Intel CPU Design Flaw

News report:
https://www.theregister.co.uk/2018/01/02/intel_cpu_design_flaw/

Just want to see everyone's idea on the issue. Bad news for gamers as the impact can be 5-30% slow down after the security patch, and it affects all Intel CPUs, all OS. Don't know if customers can hold Intel accountable.
Reply to vapour
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  1. It's premature to really know the impact.
    Reply to delaro
  2. As the fix is to be implemented through software how secure is that anyway?
    Reply to Major_Trouble
  3. I bought a brand new i5 7500 a few days ago and I am using it now and it sucks but all we can do is hope the highly skilled programmers can reduce the performance hit as much as possible. If you are running an older BIOS then maybe a new BIOS update will help to level out the performance hit from the patch with possible performance gains for the BIOS update.

    Edit: I believe the patch will be released Tuesday by Microsoft so we can only hope.
    Reply to shanetemple14
  4. We'll see but performance drop will not be 30%.
    Reply to gasaraki
  5. This just makes AMD more attractive doesn't it, the performance gap was close now it will be even closer.
    Reply to delaro
  6. early reports on Linux show about a 5% hit for gaming, it's in the article on the front page.
    Reply to 13thmonkey
  7. This doing the rounds at all the main tech sites, and info is a little confusing ATM, TPU has a news item that indicates AMD parts MIGHT be effected as the patches MAY be applied to all X86 CPUs, even though AMD chips are immune to the issue.

    https://www.techpowerup.com/240187/amd-struggles-to-be-excluded-from-unwarranted-intel-vt-flaw-kernel-patches
    Reply to coozie7
  8. 13thmonkey said:
    early reports on Linux show about a 5% hit for gaming, it's in the article on the front page.


    That is small impact, great. Any reliable source on Windows part?
    Reply to vapour
  9. coozie7 said:
    This doing the rounds at all the main tech sites, and info is a little confusing ATM, TPU has a news item that indicates AMD parts MIGHT be effected as the patches MAY be applied to all X86 CPUs, even though AMD chips are immune to the issue.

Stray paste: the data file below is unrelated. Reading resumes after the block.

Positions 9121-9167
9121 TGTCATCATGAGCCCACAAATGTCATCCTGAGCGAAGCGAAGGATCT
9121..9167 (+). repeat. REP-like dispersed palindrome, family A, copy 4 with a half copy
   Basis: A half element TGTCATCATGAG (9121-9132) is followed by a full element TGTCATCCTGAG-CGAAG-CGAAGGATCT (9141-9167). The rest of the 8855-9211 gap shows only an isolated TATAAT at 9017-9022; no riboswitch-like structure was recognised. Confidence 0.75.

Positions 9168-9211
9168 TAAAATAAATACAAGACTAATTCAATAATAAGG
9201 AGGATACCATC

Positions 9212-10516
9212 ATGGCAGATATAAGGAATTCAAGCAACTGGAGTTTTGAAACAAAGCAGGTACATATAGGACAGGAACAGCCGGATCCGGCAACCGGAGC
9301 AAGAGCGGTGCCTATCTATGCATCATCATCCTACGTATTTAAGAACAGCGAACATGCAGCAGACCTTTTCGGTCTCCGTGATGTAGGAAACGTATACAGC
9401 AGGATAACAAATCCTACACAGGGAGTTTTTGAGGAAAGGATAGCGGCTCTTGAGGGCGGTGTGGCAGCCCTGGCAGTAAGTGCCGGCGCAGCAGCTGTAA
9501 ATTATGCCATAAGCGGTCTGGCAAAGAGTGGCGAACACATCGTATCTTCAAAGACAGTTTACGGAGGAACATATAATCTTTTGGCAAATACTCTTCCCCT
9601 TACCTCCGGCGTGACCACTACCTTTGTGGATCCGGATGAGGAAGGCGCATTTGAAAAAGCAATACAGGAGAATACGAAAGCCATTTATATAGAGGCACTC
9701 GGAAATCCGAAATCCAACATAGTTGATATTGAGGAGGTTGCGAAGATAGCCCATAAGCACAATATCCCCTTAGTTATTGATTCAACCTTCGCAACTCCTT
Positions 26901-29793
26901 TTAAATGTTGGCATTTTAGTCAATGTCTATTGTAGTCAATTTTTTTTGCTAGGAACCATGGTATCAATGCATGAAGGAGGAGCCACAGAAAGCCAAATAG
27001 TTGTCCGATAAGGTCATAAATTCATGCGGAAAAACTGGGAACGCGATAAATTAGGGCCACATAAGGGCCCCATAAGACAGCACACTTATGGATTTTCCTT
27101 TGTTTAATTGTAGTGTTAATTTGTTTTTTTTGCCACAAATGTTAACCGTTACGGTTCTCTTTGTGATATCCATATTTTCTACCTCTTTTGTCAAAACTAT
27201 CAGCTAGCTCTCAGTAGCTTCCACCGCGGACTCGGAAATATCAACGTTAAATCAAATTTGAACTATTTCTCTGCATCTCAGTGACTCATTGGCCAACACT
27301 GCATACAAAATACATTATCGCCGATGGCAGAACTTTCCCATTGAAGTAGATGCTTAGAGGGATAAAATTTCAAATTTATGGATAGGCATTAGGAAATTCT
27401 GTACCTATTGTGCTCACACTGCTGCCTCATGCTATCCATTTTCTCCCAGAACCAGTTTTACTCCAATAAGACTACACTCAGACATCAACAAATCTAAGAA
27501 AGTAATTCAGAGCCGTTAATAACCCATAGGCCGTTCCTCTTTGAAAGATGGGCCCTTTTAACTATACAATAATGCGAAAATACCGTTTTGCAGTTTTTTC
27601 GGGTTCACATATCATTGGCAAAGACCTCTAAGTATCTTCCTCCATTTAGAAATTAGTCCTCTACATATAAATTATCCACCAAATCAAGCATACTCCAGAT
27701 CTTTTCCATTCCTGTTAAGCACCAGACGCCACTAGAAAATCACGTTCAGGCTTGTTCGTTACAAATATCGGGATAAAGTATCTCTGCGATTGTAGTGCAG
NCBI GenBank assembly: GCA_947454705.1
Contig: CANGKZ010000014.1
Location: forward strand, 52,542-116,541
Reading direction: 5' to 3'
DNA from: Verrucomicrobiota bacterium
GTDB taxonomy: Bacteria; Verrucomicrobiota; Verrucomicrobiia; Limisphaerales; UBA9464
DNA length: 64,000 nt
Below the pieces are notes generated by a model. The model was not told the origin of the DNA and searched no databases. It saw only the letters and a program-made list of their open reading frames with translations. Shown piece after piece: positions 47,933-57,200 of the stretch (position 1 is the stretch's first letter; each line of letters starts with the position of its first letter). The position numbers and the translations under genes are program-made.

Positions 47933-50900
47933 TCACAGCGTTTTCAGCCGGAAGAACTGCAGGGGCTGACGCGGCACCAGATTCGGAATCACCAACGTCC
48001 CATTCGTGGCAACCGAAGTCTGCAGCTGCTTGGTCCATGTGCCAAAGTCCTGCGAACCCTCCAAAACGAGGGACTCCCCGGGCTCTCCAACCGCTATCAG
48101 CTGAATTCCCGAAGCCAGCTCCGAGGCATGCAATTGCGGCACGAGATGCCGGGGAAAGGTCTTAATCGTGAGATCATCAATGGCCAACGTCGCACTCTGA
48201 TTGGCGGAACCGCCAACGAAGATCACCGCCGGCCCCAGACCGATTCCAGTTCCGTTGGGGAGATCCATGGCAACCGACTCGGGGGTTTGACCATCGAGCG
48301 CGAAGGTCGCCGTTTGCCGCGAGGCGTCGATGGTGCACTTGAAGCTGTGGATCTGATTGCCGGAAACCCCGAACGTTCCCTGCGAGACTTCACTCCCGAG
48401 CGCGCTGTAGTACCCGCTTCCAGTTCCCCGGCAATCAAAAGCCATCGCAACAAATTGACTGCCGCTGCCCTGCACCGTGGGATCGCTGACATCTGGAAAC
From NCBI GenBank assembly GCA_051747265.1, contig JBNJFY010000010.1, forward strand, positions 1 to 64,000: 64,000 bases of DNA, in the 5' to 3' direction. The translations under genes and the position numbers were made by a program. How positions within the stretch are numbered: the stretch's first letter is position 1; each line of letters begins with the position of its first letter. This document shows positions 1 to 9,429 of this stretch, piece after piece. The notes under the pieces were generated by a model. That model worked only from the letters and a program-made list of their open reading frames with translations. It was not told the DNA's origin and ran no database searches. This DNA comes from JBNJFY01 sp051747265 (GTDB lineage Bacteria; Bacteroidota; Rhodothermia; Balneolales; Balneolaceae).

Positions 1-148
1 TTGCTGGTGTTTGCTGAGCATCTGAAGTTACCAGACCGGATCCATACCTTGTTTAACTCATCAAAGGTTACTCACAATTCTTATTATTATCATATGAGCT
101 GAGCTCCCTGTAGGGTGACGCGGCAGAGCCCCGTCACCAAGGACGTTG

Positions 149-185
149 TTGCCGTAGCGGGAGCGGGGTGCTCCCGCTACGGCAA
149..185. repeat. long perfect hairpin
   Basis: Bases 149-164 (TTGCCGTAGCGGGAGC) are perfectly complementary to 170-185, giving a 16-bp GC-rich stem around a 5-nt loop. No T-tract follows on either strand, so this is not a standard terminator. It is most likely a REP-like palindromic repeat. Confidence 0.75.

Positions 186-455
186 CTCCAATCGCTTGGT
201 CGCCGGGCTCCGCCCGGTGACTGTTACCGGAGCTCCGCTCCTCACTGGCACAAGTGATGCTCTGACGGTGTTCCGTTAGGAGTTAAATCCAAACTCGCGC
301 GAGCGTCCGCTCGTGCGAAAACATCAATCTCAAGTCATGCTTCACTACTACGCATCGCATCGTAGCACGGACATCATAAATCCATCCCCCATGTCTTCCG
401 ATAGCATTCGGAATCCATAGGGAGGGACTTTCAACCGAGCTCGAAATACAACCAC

https://www.techpowerup.com/240187/amd-struggles-to-be-excluded-from-unwarranted-intel-vt-flaw-kernel-patches


    Wow, the fix is in...
    Reply to vapour
  10. vapour said:
    13thmonkey said:
    early reports on Linux show about a 5% hit for gaming, it's in the article on the front page.


    That is small impact, great. Any reliable source on Windows part?


    no because the tests were only done on Linux, windows is in the fast ring, but not finalised according to articles.
    Reply to 13thmonkey
  11. vapour said:
    coozie7 said:
    This doing the rounds at all the main tech sites, and info is a little confusing ATM, TPU has a news item that indicates AMD parts MIGHT be effected as the patches MAY be applied to all X86 CPUs, even though AMD chips are immune to the issue.

    https://www.techpowerup.com/240187/amd-struggles-to-be-excluded-from-unwarranted-intel-vt-flaw-kernel-patches


    Wow, the fix is in...


    bear in mind it's been known about for a while (couple of months at least) and they are announcing it now as fixes are nearly ready, and to improve take up on patch Tuesday.
    Reply to 13thmonkey
  12. Havent noticed anything for the past 4 years..
    Reply to Paul NZ
  13. Paul NZ said:
    Havent noticed anything for the past 4 years..


    Theoretically, hackers can use the loophole to steal your info on pc. Nobody knows for sure no hackers did that to nobody.
    Reply to vapour
  14. They can have a party there's nothing to steal :D
    Reply to Paul NZ